February 13, 2002|By Gilbert Oscar Twyman III

* Editor's note: A young girl softens the hardest heart in the land and inspires the creation of a beloved holiday.

Once upon a time long ago, but not so long that you can't remember it, there lived a king named Stoneheart. He ruled a land called Whineytown.

King Stoneheart was not a happy person. And because everyone in Whineytown believed the king to be the best example of how to behave, they imitated him. They were not happy either.

"I am bound and determined to be unhappy and nobody can make me happy. No one in the whole world," he would holler at the top of his lungs.

Banners showing Stoneheart's scowling face were hung in all the streets. And every day, all the people would stare back at the banners and glare at each other.

Instead of jousting tournaments, all of Stoneheart's knights were ordered to hold pouting contests. They would stand out in a field sucking lemons and practice puckering and grimacing at each other. One proved himself to be such a standout pouter, he became Stoneheart's head knight . The king dubbed him Sir Grouchalot.

Because he was the king and could order his magicians to do whatever he wanted, Stoneheart decreed that everything around Whineytown must be dreary and sad.

As you can see, these were terrr-ible times in Whineytown and life was just as dark as dark could be.

Only one thing puzzled the people of Whineytown, and not even the king could explain it. Far, far away, where the eye almost could not see, right where the earth meets the sky, there appeared a strange rosy glow. It grew rosier and redder every day. It seemed to draw closer and the people became more afraid. They had never known another way of life and believed theirs was good. So they were afraid the big red glow would upset their world.

And then just when the red glow seemed to be unbearable and the people could hardly make themselves peek outside, a 2-year-old child looked out of a window. He had not fully learned to be afraid of colors or warm red glows.

The child took one look and said two words, "Little girl?"

At that, all the townspeople cracked their doors and peeped one eye out. Sure enough, there in the center of town stood a beautiful little girl in a pretty pink dress with a red ribbon in her hair. And in her hand she held a box. And from the box came the brightest, reddest, rosiest glow you could ever imagine.

"Who are you?" Stoneheart demanded, drawing himself up to his full height and twisting his face (he hoped) into his scariest look. "And why have you come here?"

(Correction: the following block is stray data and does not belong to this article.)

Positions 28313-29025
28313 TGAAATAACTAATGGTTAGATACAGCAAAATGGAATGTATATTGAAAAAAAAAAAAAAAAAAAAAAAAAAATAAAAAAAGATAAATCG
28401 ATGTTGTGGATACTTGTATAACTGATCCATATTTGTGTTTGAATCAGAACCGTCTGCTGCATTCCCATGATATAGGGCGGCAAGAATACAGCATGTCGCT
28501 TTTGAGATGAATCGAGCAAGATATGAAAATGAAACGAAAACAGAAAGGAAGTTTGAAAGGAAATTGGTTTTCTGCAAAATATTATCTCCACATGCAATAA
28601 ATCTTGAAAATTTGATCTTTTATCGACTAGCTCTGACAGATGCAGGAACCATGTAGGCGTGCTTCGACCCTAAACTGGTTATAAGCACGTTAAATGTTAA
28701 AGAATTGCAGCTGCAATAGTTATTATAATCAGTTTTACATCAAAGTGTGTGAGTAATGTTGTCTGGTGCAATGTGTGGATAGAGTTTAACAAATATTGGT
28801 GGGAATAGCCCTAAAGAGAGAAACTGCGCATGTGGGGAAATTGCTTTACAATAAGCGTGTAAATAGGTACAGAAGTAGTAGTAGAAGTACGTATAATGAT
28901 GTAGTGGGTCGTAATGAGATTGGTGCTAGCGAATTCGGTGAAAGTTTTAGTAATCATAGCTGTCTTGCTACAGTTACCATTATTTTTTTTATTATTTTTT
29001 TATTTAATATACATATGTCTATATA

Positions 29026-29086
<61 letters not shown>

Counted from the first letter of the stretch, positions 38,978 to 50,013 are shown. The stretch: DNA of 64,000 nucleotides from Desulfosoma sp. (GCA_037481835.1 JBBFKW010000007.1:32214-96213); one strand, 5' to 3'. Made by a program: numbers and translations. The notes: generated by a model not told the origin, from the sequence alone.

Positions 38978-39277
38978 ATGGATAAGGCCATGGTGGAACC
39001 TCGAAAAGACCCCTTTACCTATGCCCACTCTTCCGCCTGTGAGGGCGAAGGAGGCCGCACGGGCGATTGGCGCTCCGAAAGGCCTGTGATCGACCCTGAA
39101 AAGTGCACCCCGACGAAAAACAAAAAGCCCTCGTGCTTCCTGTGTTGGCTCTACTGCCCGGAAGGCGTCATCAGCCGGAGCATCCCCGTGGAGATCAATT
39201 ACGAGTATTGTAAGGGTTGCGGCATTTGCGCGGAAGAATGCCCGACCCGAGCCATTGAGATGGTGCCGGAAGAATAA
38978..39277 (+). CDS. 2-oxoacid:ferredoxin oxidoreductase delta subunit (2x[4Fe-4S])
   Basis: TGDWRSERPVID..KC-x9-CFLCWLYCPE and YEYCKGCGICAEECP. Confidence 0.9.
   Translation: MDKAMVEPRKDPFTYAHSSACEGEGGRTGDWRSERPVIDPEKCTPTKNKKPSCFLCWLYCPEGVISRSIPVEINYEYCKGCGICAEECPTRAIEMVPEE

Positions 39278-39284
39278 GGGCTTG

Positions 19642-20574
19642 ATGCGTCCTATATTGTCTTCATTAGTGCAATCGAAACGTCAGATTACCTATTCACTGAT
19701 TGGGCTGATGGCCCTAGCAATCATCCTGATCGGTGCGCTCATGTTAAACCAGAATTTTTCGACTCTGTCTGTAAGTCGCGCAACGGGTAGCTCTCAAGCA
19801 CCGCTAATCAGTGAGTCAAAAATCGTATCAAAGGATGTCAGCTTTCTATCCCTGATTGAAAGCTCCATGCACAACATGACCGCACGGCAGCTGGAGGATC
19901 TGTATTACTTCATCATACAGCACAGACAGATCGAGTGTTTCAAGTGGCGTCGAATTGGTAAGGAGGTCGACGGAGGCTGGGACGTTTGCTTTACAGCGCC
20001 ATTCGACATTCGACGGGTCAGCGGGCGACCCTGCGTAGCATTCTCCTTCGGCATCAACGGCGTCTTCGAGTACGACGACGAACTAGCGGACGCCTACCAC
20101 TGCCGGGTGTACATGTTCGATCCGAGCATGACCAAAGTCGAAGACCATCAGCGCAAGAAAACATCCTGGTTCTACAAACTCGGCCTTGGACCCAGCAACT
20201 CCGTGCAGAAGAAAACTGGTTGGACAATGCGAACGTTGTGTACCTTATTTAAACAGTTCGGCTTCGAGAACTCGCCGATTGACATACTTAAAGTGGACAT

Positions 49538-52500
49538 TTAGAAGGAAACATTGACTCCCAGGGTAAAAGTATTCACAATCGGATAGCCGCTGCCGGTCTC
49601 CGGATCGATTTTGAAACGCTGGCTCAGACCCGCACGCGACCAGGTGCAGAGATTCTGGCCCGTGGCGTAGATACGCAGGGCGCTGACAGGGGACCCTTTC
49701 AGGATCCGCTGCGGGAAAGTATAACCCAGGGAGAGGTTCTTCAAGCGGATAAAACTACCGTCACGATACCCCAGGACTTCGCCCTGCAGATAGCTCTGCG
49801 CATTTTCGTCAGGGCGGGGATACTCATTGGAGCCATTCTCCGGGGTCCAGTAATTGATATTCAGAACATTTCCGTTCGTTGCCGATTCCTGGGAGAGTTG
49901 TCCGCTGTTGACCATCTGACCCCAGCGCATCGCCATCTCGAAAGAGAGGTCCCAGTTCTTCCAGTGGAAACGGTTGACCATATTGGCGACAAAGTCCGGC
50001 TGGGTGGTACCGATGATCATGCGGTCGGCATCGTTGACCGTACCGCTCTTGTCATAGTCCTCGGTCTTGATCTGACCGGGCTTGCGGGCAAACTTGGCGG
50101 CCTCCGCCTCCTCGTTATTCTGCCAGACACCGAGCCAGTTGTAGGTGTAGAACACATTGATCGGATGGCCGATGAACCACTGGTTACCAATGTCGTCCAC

"My name is Emily," said the little girl, with a wonderful smile, "and I have come to give you a present."

No sooner did he open it, than out popped an enormous red heart. It was puffy like a pillow and covered in red satin and trimmed in white lace. It was stitched with pink thread and all over it were stuck delicious tiny candies too numerous to mention.

And written across the very center of the heart, in Emily's lovely handwriting, were the words: "Dear Stoneheart. Won't you be my valentine?"

"What is a valentine?" the king whispered.

"It means," said Emily, "I love you."

"But you don't even know me," said the king. "Why give me a valentine and why l-l-love me?"

"Well," said Emily sweetly, "No one in the whole wide world should go without a valentine. No one! And my mom and dad always taught me to love everybody. You don't need a reason. You can love someone just because."

Emily started handing out valentines to everyone. They discovered that the box where valentines were kept had its own magic. The supply never ran out.

And so the streets of Whineytown rocked with laughing, dancing and joy.

Did I say Whineytown? You won't find it on any map, just in case you were looking.

They don't call it that anymore.

"I hereby decree that, from this time forward, our town shall be known as Winnertown, because you are all such winners," said the king.

Things got so great, the townspeople drew up a petition to change the king's name. One day, they came down to the castle and shouted out the king's new name.

"Long live King Strongheart!"

You see, they'd looked it up in the dictionary and found out "valentine" comes from an ancient word that means "strong." Oh yes, the kids looked things up. In Winnertown, they always did their homework.

In fact, King Strongheart liked that link between his new name and the true deep magic that had happened in the town -- the day they discovered loving valentines -- that he also commanded that there be a national holiday.

"My fellow winners, we will celebrate this special day on February 14 because it took 14 days for Emily to bring the rosy glow from the edge of the earth to our kingdom," cried the king. "We will call the hew holiday Valentine's Day."

And that is what we have called it ever since.

The end.

Excerpted from STONEHEART (THE REAL VALENTINE'S STORY). Text copyright c 1997 by Gilbert O. Twyman III. Illustrations copyright c 1997 by Meg Michele Cundiff. Reprinted by permission of the publisher, Addax Publishing Group. All rights reserved.

Baltimore Sun Articles
Please note the green-lined linked article text has been applied commercially without any involvement from our newsroom editors, reporters or any other editorial staff.